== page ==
And for the whole Halfling vs Hobbit thing, fantasy archetypes exist for a reason, Dorfs are sturdy, Elves are graceful, Orcs are strong and clumsy, Humans are resourceful.
What I mean is, just call the race Halflings and let our mind fill in the rest.


#7

I’d avoid anything to do with the Tolkien estate like the plague. It might actually be fair use, but it just isn’t worth the risk considering their litigious reputation. (See also Games Workshop and Hasbro).

Pratchett should be fine, considering his previous comments about fanfic.


#8

It’s one of those super grey areas which only gets really examined if someone gets close enough to actually infringing for the owner to file a case, then someone decides after the fact who’s in the right. Annoying, but the best system we’ve got so far.

So, specifics a little more. First, I’m not a lawyer, and as far as I can recall, no one on the forums has claimed to be (and even if they do, assume their not unless you’ve got solid proof. We are on the internet after all). Second, assuming you’re in the US, the only law you’ll have to worry about is US. Even if you’re in another country, chances are US is law is what going to come into play, because, well CoG is US based and they will probably end up the targets of any potential suit. Which also mean that they’ll be the ones that get first and last on what actually gets sent out.

That all said…

generally something this generic is going to pass. Generally.The more we talk high concept generics, the more muddy it gets. Now when you say “[…]nor would I mock them[…]” that’s something worth mentioning. From a (US) legal standpoint, one of the safer things you can do is mock something. See, parody is a specifically protected part of free use. So long as you’re commenting on a work, you’re allowed more leeway in referencing it, and calling something silly is both easy and a very obvious comment.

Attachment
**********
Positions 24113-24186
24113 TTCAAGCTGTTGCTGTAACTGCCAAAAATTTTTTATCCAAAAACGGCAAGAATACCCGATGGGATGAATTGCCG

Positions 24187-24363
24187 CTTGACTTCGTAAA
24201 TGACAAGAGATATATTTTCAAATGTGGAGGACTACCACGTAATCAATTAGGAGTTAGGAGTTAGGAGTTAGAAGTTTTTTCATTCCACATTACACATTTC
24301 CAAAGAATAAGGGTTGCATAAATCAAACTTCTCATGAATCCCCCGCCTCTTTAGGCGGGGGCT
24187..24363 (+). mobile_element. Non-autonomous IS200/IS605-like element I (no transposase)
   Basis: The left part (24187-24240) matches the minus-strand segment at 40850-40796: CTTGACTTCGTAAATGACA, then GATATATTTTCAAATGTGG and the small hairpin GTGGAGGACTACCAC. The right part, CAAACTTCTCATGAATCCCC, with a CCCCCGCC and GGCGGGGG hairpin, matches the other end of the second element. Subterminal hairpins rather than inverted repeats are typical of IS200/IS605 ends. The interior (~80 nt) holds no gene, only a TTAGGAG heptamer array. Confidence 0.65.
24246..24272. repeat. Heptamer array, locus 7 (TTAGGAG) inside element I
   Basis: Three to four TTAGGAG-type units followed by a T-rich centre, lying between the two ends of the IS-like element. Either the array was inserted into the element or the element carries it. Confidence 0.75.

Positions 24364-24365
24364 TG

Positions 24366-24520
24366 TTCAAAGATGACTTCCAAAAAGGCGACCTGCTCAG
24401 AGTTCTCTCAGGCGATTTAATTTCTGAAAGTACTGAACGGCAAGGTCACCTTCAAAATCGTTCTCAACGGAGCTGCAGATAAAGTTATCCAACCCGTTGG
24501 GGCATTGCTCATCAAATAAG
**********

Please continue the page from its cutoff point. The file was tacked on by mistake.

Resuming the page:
And as said by @Duck certain groups are better choices to parody and homage than others. That’s another, ‘case by case, do your research’ thing though.


#9

As a start, this is probably a useful list- http://fanlore.org/wiki/Professional_Author_Fanfic_Policies

While this isn’t technically fanfic, it’s close enough that I suspect most author’s will have similar attitudes.


#10

One thing to note: That’s only useful so long as the writer doesn’t intend to publish their work. Anything handed over go CoG (on either their main label, or as a Hosted Game, yes even free ones) will have to be much more stringent in what is allowable.


#11

Thank you, everyone for your replies. I shall keep on looking into this, but I might just end up leaving them out. As I said, it’s not important for the story. We’ll see.

That said, asking for permission would be a good excuse to send love letters to the chosen authors… :wink:


#12

Parody counts as fair use. So you could do cameo/homages, as long as the purpose is to make fun of them. Parody doesn’t need to be mean-spirited. Just avoid using trademarked terms such as Hobbit and you should be good.

So mention of two halfings dropping a piece of jewelry into a volcano should be perfectly fine. Even having that as a quest for your adventurers should be good.

Check out Bored of the Rings, for instance. (http://en.wikipedia.org/wiki/Bored_of_the_Rings)